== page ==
APOLLO BEACH, Fla. – Temperatures in the 50s led to quite the scene outside a power plant discharge station in Central Florida with hundreds of marine animals spotted basking in the warm, sunlit waters.
This time of year, manatee spottings near the Tampa Electric power plant are common, but what made Tuesday’s event more unique was the addition of hundreds of other fish, including dozens of sharks.
Chris Shriver, director of animal care at The Florida Aquarium, said species such as sharks and manatees have been getting along for millions of years, so while the event may seem shocking at first, it’s all part of coexisting in the same habitat.
"The sharks are migrating. They’re just moving through the area, looking around, seeing what’s there and continuing to move on up or down the coast," Shriver said.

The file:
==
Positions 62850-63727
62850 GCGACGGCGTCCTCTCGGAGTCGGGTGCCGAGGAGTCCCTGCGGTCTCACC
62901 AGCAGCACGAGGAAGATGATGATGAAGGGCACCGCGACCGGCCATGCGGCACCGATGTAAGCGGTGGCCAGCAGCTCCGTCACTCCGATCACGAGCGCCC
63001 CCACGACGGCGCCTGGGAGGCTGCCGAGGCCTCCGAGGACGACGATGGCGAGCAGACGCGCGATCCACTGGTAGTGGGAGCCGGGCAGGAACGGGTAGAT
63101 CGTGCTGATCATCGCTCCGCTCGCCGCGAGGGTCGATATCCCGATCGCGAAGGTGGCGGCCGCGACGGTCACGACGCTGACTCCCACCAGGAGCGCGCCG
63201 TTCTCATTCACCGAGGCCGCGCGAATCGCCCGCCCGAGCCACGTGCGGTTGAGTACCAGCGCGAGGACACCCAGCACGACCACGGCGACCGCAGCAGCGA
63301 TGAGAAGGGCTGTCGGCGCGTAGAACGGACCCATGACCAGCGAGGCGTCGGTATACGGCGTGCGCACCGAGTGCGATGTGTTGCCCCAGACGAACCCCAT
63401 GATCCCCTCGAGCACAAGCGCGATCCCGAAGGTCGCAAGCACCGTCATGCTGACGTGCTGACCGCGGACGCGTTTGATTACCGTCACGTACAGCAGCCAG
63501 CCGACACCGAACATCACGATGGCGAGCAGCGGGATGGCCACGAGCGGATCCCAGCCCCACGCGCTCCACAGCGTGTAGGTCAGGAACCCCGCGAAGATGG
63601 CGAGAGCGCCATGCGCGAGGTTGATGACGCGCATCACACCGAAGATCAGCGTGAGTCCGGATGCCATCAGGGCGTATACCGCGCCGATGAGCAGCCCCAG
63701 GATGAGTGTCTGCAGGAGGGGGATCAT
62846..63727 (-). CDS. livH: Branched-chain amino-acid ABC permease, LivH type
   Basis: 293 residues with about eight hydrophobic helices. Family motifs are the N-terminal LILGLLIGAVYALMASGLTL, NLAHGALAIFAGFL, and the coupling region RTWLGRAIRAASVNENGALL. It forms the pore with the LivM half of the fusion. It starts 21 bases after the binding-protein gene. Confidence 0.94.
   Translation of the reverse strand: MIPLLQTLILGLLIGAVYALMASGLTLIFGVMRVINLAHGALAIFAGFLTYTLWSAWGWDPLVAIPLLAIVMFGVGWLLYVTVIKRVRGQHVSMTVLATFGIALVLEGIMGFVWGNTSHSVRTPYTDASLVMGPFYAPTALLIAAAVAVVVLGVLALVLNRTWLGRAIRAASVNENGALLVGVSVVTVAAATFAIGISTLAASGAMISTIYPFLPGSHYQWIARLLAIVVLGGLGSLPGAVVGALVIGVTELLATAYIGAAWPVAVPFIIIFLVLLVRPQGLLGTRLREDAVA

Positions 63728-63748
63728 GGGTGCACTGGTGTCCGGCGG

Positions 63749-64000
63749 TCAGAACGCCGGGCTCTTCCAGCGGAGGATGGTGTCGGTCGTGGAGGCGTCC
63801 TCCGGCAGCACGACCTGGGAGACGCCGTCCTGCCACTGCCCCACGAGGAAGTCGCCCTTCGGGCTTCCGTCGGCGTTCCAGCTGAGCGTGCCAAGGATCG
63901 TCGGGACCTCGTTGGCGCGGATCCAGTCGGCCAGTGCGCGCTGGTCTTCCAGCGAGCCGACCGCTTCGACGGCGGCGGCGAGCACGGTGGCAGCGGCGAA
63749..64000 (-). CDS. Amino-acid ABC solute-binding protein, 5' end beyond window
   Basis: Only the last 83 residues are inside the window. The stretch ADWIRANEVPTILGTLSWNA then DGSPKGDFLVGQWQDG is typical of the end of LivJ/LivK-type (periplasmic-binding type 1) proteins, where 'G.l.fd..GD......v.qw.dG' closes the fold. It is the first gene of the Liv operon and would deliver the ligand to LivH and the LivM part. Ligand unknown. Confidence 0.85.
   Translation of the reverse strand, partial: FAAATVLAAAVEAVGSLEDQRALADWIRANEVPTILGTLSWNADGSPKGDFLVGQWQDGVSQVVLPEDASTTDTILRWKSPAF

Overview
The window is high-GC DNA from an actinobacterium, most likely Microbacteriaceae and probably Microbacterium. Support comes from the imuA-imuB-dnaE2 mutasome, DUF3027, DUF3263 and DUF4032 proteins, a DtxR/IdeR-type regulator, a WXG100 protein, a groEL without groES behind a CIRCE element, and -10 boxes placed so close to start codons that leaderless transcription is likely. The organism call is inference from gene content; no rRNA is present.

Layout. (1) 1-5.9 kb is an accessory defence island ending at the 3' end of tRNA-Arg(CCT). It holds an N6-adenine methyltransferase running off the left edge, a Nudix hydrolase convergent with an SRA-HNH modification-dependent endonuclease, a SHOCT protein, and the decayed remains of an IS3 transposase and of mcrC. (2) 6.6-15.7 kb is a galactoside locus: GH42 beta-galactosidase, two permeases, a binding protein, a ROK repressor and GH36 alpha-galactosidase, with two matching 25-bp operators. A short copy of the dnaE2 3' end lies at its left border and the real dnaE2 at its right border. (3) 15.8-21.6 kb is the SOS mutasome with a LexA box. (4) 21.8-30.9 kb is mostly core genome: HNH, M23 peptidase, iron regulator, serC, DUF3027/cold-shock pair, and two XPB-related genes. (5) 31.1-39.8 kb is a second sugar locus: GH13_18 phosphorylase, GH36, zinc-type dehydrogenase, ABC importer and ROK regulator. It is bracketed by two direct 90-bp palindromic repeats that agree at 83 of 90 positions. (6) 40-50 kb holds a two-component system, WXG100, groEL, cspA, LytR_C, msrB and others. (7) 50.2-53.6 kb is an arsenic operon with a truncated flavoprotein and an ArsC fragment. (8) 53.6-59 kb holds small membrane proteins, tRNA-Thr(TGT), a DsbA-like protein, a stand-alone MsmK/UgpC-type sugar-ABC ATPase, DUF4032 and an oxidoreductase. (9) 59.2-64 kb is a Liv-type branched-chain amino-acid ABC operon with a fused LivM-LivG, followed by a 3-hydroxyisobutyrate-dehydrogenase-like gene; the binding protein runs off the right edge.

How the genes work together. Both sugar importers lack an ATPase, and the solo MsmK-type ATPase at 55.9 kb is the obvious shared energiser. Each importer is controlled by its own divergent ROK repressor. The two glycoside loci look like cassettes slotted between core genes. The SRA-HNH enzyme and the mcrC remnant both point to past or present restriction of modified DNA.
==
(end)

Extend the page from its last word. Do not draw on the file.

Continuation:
Manatees favor the Apollo Beach area during the late fall and winter months because of warm water discharge from the power plant.
The Florida Fish and Wildlife Conservation Commission says the giant sea cows depend on water that is warmer than 68 degrees Fahrenheit and usually springs or power plants provide the needed warmth.
Experts estimate the manatee population to be around 13,000, with nearly half being found in the Southeast and Puerto Rico.
Because of increasing populations, manatees are no longer considered endangered but are still protected under the Endangered Species Act as a threatened species.